But then who needed it? The unflagging can-do-ism of these movies must have carried the clean, brassy scent of the United States. The Marshall films present a world of beneficent technocrats and their miraculous infrastructure. One can imagine a young Frederick Wiseman or John McPhee thrilling to a piece like "The Home We Love" (Thursday), which provides a thorough tour of a French town's wool-denapping industry--a very thorough tour. It's harder to fathom what inspired a filmmaker to chronicle the drying process for a tin of powdered milk ("The Extraordinary Adventures of a Quart of Milk," Thursday). Granted, no one could deny the genius--or lunacy--that inspired the director to narrate the industrial process from the point of view of the milk itself. There are not one but two documentaries ("Bulls and Rice" and "Island of Faith," both Thursday) about the desalinization of damaged soil. Put another way, these weren't exactly women's pictures.
It wasn't just people who were working, these films insisted; the system itself was working. Beyond the countless shots of scaffolding, the Marshall Plan movies laid out a new architecture for the continent. Europe was to be a zone of free elections and even freer trade. The animated allegory "The Shoemaker and the Hatter" (Saturday, April 8) is the kind of tariff-trashing movie that the Cato Institute would make compulsory viewing for kindergartners. Just such a group of tykes commandeer a mountain ski resort in the charmingly hokey "Let's Be Childish" (Friday). Junior nationalism and a lack of a lingua franca lead to a cataclysmic snowball bombardment. But when a basket of candy is on the line, cooperation wins the day. Here and elsewhere, the seeds of the European Union can be seen--although they would first be fertilized with a goodly amount of rank manure in the form of anti-Soviet and anticommunist messages. At times like these, the filmmaking earns the label propaganda.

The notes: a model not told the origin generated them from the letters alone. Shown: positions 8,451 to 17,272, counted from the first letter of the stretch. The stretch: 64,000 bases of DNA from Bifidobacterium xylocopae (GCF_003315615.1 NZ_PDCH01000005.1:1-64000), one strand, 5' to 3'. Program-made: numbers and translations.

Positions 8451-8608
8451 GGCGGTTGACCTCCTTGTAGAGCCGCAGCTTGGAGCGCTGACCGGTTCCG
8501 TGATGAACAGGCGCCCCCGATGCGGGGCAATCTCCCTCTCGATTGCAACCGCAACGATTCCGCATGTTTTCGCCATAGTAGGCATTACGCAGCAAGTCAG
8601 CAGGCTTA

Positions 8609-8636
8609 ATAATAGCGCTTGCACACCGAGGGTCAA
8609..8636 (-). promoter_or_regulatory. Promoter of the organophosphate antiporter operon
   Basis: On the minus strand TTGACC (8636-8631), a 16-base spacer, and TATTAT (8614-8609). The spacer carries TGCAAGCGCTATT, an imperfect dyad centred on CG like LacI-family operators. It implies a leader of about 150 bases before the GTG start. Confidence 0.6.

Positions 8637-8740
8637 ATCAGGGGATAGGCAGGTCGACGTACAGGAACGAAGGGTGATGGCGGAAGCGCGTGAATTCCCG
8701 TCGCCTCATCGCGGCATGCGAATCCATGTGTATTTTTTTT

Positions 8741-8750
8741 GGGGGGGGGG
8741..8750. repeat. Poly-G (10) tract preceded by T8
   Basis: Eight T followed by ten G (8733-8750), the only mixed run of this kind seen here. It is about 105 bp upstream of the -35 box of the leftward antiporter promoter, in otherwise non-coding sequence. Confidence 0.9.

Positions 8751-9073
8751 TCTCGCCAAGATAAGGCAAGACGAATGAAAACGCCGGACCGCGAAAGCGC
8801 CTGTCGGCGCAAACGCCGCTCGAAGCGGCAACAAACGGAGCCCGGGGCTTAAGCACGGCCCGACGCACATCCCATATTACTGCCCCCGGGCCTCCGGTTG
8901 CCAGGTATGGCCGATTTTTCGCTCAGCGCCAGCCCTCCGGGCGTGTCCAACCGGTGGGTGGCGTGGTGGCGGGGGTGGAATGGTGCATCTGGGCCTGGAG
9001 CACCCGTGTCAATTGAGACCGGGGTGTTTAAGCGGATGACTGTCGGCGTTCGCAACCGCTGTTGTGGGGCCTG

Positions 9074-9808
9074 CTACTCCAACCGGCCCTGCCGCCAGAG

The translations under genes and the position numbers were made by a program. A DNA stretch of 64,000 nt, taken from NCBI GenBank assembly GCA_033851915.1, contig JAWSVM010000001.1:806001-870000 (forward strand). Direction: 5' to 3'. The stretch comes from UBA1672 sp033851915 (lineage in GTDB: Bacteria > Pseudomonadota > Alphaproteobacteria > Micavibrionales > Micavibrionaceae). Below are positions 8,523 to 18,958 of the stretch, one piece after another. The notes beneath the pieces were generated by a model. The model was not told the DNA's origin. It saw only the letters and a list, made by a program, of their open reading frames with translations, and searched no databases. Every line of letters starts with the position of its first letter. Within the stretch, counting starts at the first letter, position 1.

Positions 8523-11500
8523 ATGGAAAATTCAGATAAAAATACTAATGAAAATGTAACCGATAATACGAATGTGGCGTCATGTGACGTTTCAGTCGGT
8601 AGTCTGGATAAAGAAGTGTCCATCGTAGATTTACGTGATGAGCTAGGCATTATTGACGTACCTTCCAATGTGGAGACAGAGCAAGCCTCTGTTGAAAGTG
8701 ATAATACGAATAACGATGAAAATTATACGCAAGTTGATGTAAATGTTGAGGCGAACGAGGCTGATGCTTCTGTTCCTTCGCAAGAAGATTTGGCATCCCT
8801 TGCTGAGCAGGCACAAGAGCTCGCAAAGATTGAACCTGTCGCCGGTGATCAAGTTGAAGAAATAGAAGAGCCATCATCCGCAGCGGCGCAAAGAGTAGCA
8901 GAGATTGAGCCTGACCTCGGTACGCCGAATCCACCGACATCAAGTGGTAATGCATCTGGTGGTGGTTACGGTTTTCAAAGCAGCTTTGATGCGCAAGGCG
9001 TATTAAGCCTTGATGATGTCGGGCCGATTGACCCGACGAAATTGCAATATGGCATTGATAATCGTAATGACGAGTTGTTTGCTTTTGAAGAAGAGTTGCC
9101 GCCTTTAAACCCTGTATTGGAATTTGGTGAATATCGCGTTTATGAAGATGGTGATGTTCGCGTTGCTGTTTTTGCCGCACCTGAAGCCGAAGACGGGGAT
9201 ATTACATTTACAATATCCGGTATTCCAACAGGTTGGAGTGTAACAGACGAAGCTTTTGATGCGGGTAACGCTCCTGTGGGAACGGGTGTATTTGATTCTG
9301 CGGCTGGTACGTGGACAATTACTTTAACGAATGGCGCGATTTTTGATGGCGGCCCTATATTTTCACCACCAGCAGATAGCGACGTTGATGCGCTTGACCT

But that's to be expected. Only a congenital naïf would find these movies innocent. Our experience in Iraq tells us to look for the graft, the waste, and the profiteering, the criminal syndicates and the regime dead-enders. For the most part, they're hiding outside the sprockets of these filmstrips. The peaceful and wealthy Eurozone that emerged in the decades that followed has justified those omissions of ugliness--and probably gives comfort to the current crop of optimists in the White House, who have mastered the art of selective vision.
Without a tidy sense of historical analogy, what may attract today's viewer are the quirky touches. Who knew that the European man had such a broad variety of hats at his disposal? That struggling dirt farmers toiled in vests and blazers? No less than three-quarters of the films in the Selling Democracy series depict the common donkey at work and play. The Marshall Plan, with its rural electrification projects and its promise of mass-produced consumer goods, stamped out not just postwar poverty, but a rich, artisanal world. This is a Europe of small-plot farming and kerosene lighting, brass bands and cave cities, short pants and urban cyclists. We look backward while the people in front of the camera look forward. We're watching the same films that these people once saw, but we're seeing a different picture.